Neighbors happy with Dollar General

BEAN BLOSSOM — Outside the new Dollar General store in Bean Blossom, the feeling among customers is consistent: The new store is convenient, but the old McDonald family’s Shopworth grocery store is missed.

Tia Russell lives about two miles from the new Dollar General, which opened Feb. 12. She had stopped by March 13 to buy chicken and soup for dinner.

“All my life I knew the people that had the store. They were just super people,” Russell said of the McDonald family. “It was sad to see the store close. … But I’m glad this is here.”

Russell has visited the Dollar General about six times. She calls the location “the perfect place.”

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“It’s at a point where traveling to Martinsville, Columbus or Franklin, there’s somewhere in between other than the IGA store in Morgantown. Prices are a little better,” she said.

Her favorite part? “We love Dean’s milk. If they quit having Dean’s milk, I don’t know, I might quit coming,” she said with a laugh.

Hershel Wilkerson lives a couple of miles north of Dollar General. He decided to visit the store because he needed a clock. This was his second time there.

“It’s just good to have a store close to home. The old McDonald’s IGA, I hated to see that go, but it went,” he said.

The former IGA, run by Jack McDonald and family, closed in 2014 after more than 125 years of business. Another owner later took over the store, but it, too, closed about a year ago.

Bill Klepper lives in the nearby trailer court. He has visited the Dollar General six times for bread, milk, canned goods and potato chips. He said his neighbors appreciate having it, too.

“It’s easier to come here to get a loaf of bread than it is to go all the way to Nashville and Morgantown,” he said.

“Brown County, they say there’s a lot of rich people here, but there’s also a lot of poor people,” he said. “It’s just a big convenience for everybody around here.”

“We just miss it being Jack’s,” said Klupper’s son, Jon, about McDonald’s Shopworth owner Jack McDonald.

“Forever, people are going to call this place Jack’s.”

Shops open on north end of town

On March 18, three new business cut their ribbons and joined the retail community in Nashville, and another will join them in April under the same roof.

Robb Besosa bought the building on North Van Buren Street that sits just downhill of the Brown County History Center’s Pioneer Village last year.

Besosa bought the entire property — four shop spaces and a house — and has rented three of the shop spaces.

At Home With Heartland is in the northernmost space, selling interior decorations.

“I call it a Pinterest shop. It really looks like the stuff on Pinterest,” Besosa said.

Next door to At Home With Heartland is Home On A Limb. Home On A Limb will sell birdhouses, walking sticks, bird feeders and handmade candles.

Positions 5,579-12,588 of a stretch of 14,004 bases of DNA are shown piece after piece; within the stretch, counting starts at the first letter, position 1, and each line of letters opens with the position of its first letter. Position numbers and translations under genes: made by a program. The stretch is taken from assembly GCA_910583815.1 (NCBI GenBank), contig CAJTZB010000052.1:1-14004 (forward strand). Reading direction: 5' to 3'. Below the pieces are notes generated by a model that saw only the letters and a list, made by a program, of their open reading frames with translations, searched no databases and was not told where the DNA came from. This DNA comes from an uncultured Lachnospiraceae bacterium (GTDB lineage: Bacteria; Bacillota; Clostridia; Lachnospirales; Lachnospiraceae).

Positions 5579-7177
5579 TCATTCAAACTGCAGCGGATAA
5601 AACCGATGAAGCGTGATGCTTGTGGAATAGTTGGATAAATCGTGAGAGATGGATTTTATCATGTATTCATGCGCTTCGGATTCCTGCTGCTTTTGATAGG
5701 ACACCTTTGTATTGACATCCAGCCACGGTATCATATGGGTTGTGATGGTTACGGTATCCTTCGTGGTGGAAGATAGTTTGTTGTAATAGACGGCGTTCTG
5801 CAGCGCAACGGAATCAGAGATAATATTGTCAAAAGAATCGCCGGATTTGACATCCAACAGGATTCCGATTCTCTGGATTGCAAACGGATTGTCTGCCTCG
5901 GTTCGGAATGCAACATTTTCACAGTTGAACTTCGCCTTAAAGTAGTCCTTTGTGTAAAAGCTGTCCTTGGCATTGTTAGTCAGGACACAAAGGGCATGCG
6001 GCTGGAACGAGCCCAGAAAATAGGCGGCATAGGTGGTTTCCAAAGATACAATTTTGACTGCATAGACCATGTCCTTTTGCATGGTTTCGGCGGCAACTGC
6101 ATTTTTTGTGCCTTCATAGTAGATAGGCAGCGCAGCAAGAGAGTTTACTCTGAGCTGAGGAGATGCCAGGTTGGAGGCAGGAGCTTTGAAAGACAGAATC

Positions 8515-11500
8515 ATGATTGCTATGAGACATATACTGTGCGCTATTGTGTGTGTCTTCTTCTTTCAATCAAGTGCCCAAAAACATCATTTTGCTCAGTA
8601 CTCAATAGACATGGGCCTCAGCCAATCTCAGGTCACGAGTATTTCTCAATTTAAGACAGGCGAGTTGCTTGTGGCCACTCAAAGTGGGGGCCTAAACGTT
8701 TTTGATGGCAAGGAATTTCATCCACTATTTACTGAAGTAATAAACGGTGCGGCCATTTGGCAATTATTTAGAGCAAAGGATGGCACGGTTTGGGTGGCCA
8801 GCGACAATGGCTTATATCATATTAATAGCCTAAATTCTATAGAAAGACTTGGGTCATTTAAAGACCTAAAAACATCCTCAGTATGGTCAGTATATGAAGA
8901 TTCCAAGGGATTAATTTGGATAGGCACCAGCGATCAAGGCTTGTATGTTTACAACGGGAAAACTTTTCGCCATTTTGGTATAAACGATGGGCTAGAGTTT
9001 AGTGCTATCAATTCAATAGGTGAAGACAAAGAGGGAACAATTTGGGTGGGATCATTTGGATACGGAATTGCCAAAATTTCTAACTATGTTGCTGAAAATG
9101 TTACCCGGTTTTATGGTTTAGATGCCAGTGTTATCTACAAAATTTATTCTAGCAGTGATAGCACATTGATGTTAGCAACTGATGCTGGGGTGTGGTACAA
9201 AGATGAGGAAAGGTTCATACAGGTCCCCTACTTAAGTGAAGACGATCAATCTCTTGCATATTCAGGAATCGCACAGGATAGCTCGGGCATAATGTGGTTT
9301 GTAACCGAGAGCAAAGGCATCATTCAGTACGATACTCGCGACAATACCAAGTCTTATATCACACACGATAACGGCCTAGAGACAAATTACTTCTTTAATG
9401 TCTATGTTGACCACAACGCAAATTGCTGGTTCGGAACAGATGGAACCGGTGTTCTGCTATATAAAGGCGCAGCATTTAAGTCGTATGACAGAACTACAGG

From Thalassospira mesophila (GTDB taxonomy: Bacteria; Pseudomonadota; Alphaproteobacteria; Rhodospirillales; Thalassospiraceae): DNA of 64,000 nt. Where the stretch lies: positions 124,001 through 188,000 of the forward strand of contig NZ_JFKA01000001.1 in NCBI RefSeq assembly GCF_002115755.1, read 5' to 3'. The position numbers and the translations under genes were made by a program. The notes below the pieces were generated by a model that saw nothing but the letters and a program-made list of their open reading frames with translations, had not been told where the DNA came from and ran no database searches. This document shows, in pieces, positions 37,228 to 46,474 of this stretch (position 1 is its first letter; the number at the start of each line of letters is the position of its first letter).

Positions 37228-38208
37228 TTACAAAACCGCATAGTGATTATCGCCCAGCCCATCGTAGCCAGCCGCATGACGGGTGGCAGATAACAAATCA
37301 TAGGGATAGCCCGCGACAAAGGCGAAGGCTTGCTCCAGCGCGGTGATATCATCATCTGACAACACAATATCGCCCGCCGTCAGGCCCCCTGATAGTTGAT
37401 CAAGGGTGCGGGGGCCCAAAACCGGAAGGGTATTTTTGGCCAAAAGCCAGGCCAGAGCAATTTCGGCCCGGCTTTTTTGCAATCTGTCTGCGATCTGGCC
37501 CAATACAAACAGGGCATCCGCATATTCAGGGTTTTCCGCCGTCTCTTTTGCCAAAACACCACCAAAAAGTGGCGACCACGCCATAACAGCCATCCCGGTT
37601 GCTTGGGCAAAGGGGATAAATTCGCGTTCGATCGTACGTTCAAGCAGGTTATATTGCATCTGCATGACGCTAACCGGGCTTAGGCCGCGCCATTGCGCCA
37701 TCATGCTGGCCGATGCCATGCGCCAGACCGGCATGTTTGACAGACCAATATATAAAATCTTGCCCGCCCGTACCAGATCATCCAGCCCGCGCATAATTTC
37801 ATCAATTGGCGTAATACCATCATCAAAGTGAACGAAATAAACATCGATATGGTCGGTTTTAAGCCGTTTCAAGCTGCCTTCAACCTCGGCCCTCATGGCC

In April, Altruistic Beauty and Barbering Concepts will fill the space next to Besosa’s working wood shop, Hoosier Barn and Table.

One stipulation of renting from Besosa was that the shop owners had to make all of the products they are selling. At Home With Heartland makes 50 percent of their products and Home On A Limb makes everything they sell, Besosa said.

“I have great, great renters who are excited about their shops. They want to do a good job,” he said.

Besosa has made substantial improvements to the building, including painting the whole thing, correcting electrical problems, installing new flooring, putting new floor joists under the north end, building a new front porch and hauling off two to three dumpsters’ worth of demolition trash.

On the weekends, the Besosa family will be dressed in period clothing from the 1930s and will share Brown County history with visitors.

Their plan is to use tools from the ’20s and ’30s to finish furniture projects they will build at their home workshop, and allow visitors to watch them work.

The shops will be open from 10 a.m. to 6 p.m. all week, but the hope is to stay open later on the weekends.

“I heard a lot of comments that people have no place to go after dinner, and with Big Woods being right there, we’re hoping to stay open and play music,” Besosa said.

Car wash plan is to open in May

If the weather permits, Brown County Car Wash will be open just in time for locals to get out and scrub their cars to shine in the summer sun.

Lana Williams, one of the three co-owners of the car wash and dog wash being built at the end of Hawthorne Drive, said they plan to have it open by May 1.

“We’re progressing well. The weather held us up a little bit with it being so wet,” Williams said.

She said last week that the goal was to get the roof finished and cedar timber installed on the front of the building. Brown County stone will also be used.